With all the demands on our time, it’s easy to let the opening day of turkey season catch us unprepared. But don’t let the first days, potentially the best for catching unwary birds, slip by while you perfect your calls. Just as athletes prepare for their first game months before the opening whistle is blown, a turkey hunter needs to practice if he hopes to make that first call of the season irresistible to a gobbler.
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For two-time Grand National calling champ Chris Kirby, practice has no beginning and no end. “Practice can never be over. It should be something a guy does all year long if he wants to make every call in the field with confidence,” says Kirby, who is also president of Quaker Boy Game Calls. If you’re not going to work with your calls year-round, at least begin practicing several times a week two months before the season starts. Two weeks before the opener, practice at least 30 minutes each day.
But first, dig out all your old calls and give them a close inspection. Toss any calls that are cracked or chipped or have worn and wrinkled reeds.
“This is a good time to buy three or four types of calls so you’re not limited to one particular sound,” Kirby says. “If you go out there during the season able to make only one sound and a turkey doesn’t gobble to it, you’re stuck.” At the most basic level, a turkey hunter should be well versed in working a box call, a slate (or pot and peg) and a mouth diaphragm. Other options include the easy-to-use push-pin or, for more advanced users, tube calls and wingbones.
Run a Box
“I think a box call sounds most like a real turkey. If you’re inexperienced, work first with a box call,” says turkey hunting veteran Ray Eye. First make sure the lid and rails where sound is produced are free of grime. Then chalk the box along the full length of the lid.
Hold the call by the bottom, not the sides, as this deadens the tone. Also, never touch the sound-producing surfaces with your fingers. Skin oils can damage the call. Whether you hold the lid handle toward you or aimed up doesn’t matter. In fact, try it several ways to see which works best for you. To tune the call, adjust the screw holding the lid, one turn at a time. You want it to make a clear, raspy yelp. Never lift the lid from the box while calling, but try applying different levels of pressure to produce varied tones.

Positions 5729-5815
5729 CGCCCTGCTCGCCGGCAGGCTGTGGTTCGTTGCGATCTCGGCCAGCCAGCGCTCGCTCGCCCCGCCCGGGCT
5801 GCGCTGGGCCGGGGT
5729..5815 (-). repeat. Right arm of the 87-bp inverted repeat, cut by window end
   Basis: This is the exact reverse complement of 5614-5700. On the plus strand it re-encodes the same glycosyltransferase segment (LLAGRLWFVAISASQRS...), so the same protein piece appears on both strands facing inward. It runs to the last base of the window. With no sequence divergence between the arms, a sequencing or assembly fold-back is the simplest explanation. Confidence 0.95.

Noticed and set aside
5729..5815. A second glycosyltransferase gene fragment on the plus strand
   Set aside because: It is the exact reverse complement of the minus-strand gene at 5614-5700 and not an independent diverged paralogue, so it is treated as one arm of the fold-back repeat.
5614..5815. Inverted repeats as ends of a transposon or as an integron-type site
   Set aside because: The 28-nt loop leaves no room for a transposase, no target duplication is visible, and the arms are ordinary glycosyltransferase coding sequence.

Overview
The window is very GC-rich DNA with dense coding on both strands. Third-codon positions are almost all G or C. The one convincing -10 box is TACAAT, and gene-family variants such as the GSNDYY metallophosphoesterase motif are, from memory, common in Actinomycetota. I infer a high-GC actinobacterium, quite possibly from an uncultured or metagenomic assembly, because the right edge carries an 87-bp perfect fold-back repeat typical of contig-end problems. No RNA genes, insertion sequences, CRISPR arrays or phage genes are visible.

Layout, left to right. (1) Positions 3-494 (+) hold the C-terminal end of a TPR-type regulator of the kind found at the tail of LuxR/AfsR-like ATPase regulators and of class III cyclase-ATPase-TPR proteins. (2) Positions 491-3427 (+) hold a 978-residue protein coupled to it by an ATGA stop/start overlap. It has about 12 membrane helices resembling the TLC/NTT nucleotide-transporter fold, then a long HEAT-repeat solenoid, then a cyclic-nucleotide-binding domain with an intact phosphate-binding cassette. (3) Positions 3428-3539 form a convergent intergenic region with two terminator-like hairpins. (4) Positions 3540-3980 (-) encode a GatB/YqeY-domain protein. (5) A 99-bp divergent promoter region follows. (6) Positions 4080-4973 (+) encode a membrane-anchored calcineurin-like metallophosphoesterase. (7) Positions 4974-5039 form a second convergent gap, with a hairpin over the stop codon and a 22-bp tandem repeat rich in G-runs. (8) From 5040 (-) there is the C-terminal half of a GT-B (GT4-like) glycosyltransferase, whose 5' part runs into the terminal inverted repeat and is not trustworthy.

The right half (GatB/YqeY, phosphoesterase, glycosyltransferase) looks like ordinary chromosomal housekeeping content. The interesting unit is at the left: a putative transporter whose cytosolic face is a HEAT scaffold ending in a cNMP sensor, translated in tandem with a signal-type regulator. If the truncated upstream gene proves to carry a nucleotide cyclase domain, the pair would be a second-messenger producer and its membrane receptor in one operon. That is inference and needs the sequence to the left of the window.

Work a Slate
Pot and peg calls, or slates (as they are commonly referred to regardless of what the calling surface is made of), produce excellent cutts and purrs. By combining pots that have different surfaces with pegs of varying materials, you can create a broad range of tones and pitches. Keep the calling surface clean of dirt and oils. Prepare the surface with a conditioning stone or light-grit sandpaper.
Hold the striker like a pencil in the hand you write with, with the top angled away from your body. To produce a yelp, work the striker in small circles, keeping it in contact with the slate the entire time it is moving.
While more challenging to learn than a box or slate, a mouth call allows a hunter to make the entire repertoire of turkey sounds and keep his movement to a minimum. It also works well in any weather and is relatively inexpensive. The average diaphragm can be bought for around $5.
Don’t waste time with single-reed calls. They lack rasp. Try a multi-reed call. For maximum raspiness, go with a call that has three or four layers of latex and a cut in one of the layers.
The call should fit snugly against the roof of the mouth to create an airtight seal. Though some hunters bend their calls or trim the tape from around them for a better fit, Kirby says most calls will fit the average hunter just fine. If you trim the tape, do so a little at a time.
“Once you have the call in your mouth, mmove it around as you’re calling to get the full range of sounds the call can make,” Kirby says.